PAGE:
Paranormal Activity

Paramount Pictures

Originally published Sept. 25, 2009

Review in a Hurry: One of the decade's scariest films arrives without the hype that surrounded the soon-to-be compared with The Blair Witch Project. Thankfully, this spooky tale won't make you dizzy via shaky cam. Placing a camera on a tripod suddenly seems revolutionary.

The Bigger Picture: Though Paranormal Activity has been shown at Slamfest, Screamfest and apparently Steven Spielberg's home, Paramount is slowly releasing this buzzworthy fright flick to college towns this weekend in the hope of gaining momentum. Shot way back in 2006 in just seven days and with a crew of three (including coproducers Toni Taylor and Amir Zbeda), first-time writer-director Oren Peli used his own home as the setting for this modern take on the haunting of houses.

Katie Featherston and Micah Sloat (the actors play characters named after themselves) decide to take their relationship to the next level by moving in together. It's a typical suburban starter tract house by day, but at night, things go beyond "a bump in the night."

As the film opens, Micah has decided to record everything because the chance of an actual haunting is just too tempting. (Like Blair Witch, the entire film is assembled from "found "footage.)

Katie thinks goading an evil demon might be a bad idea (smart girl) but goes along anyway (dumb call). These early goings on are handled with a light touch. Katie and Micah are likable and even kinda funny as they bicker about the merits of an Ouija board. But the humor disappears after the first night. What Psycho did for showers (and Blair Witch tents) Paranormal Activity will do for the bedroom. Everyone has to hit the sack sometime, right? But can you actually sleep after seeing this? Good luck with that.

Much of the film's running time is spent looking over the many hours (time elapsed) of the couple sleeping. And that's Peli's secret weapon: His cameras invite us to view things that we really shouldn't be seeing.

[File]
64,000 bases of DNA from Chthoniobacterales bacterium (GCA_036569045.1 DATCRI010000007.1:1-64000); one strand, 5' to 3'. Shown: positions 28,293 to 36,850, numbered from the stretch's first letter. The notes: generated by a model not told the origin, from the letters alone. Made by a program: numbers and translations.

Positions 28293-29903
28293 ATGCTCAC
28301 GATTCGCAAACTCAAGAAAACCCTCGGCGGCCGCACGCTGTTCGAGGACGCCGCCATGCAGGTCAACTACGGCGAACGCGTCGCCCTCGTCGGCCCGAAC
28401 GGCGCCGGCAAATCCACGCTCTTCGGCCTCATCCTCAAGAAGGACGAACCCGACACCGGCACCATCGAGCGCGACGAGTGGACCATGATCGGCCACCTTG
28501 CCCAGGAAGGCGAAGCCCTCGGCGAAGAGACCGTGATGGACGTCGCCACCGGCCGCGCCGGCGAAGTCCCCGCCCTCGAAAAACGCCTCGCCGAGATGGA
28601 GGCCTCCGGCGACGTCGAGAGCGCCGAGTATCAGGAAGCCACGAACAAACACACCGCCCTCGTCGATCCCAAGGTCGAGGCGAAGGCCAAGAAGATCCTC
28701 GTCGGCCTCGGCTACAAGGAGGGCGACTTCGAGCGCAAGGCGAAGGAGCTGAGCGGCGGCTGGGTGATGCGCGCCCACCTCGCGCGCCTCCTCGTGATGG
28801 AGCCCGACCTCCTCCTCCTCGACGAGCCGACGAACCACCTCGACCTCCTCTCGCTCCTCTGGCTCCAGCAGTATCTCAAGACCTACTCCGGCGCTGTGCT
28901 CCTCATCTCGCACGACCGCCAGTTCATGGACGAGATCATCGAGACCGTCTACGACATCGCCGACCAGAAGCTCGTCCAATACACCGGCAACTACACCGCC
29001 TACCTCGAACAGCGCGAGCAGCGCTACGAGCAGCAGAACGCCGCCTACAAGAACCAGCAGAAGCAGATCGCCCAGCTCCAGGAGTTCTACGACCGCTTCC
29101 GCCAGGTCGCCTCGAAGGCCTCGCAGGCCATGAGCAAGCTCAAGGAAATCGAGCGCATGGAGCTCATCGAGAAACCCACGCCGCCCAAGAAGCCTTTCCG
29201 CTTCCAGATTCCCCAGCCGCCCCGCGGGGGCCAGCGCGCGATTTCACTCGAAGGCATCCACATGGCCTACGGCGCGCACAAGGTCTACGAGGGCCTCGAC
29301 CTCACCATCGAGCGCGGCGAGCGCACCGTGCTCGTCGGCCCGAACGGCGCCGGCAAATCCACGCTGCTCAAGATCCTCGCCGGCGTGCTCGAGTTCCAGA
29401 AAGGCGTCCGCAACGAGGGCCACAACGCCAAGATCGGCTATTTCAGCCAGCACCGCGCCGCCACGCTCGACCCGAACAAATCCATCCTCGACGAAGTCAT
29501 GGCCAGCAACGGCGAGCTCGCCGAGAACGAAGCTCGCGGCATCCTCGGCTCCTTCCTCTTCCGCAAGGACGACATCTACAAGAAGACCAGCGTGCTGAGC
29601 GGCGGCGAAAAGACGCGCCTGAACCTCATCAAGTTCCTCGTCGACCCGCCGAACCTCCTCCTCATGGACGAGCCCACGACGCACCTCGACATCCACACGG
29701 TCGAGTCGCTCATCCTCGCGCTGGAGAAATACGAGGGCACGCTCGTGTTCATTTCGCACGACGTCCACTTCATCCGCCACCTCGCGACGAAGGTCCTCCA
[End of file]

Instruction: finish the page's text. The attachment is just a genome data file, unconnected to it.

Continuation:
In one of the earlier scenes, Katie arises in the middle of the night in sleepwalk mode, stands over the bed and appears to be sizing up her passed out beau. The time lapse shuttles forward many hours. And she never moves. It's a particularly chilling scene and the later supernatural elements take that feeling to a new level of freak-out.

Ultimately, they're just sleeping, but there's an unshakeable sensation that something is off. That sense of dread is sustained throughout the entire running time.

Shot on practically a zero budget, the strange happenings are extremely well done. A door that slowly moves on its own might not easily impress but things build to a real sense of "how'd they do that?" trickery. We'd never spoil a film like this, but be prepared for many creepy shots that linger just a hair or two longer than you'll be comfortable with. Compared with some recent horror entries that go for big and loud, Paranormal Activity's insistence on staying on one shot (the bedroom) with no music to amp up the thrills creates an uncomfortable silence that's almost unbearable. Until it isn't silent and then it's extremely unsettling.

The 180—a Second Opinion: Put simply, this isn't a dead-teenager flick. There are no "cool kills" or any gore to speak of. Are you seriously OK with being truly scared? Still here? Then man up and leave the need for blood at home.


Also out this week: Fame, Surrogates and Capitalism: A Love Story

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